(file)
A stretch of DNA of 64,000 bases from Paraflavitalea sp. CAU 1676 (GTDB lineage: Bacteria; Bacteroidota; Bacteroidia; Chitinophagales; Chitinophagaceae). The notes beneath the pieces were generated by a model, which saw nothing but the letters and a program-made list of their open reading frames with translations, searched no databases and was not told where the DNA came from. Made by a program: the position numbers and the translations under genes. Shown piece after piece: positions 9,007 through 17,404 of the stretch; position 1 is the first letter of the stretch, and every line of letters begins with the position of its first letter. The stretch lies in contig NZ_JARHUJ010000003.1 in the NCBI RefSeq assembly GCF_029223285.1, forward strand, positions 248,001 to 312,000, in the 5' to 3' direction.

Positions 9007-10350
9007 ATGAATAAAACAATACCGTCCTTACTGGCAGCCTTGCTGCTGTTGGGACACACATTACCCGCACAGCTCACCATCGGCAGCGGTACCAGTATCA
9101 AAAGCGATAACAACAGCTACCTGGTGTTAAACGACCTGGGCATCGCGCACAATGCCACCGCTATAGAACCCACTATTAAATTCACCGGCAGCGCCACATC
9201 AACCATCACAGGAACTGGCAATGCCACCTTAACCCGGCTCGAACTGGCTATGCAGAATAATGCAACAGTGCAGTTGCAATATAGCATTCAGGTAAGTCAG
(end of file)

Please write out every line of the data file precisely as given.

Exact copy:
A stretch of DNA of 64,000 bases from Paraflavitalea sp. CAU 1676 (GTDB lineage: Bacteria; Bacteroidota; Bacteroidia; Chitinophagales; Chitinophagaceae). The notes beneath the pieces were generated by a model, which saw nothing but the letters and a program-made list of their open reading frames with translations, searched no databases and was not told where the DNA came from. Made by a program: the position numbers and the translations under genes. Shown piece after piece: positions 9,007 through 17,404 of the stretch; position 1 is the first letter of the stretch, and every line of letters begins with the position of its first letter. The stretch lies in contig NZ_JARHUJ010000003.1 in the NCBI RefSeq assembly GCF_029223285.1, forward strand, positions 248,001 to 312,000, in the 5' to 3' direction.

Positions 9007-10350
9007 ATGAATAAAACAATACCGTCCTTACTGGCAGCCTTGCTGCTGTTGGGACACACATTACCCGCACAGCTCACCATCGGCAGCGGTACCAGTATCA
9101 AAAGCGATAACAACAGCTACCTGGTGTTAAACGACCTGGGCATCGCGCACAATGCCACCGCTATAGAACCCACTATTAAATTCACCGGCAGCGCCACATC
9201 AACCATCACAGGAACTGGCAATGCCACCTTAACCCGGCTCGAACTGGCTATGCAGAATAATGCAACAGTGCAGTTGCAATATAGCATTCAGGTAAGTCAG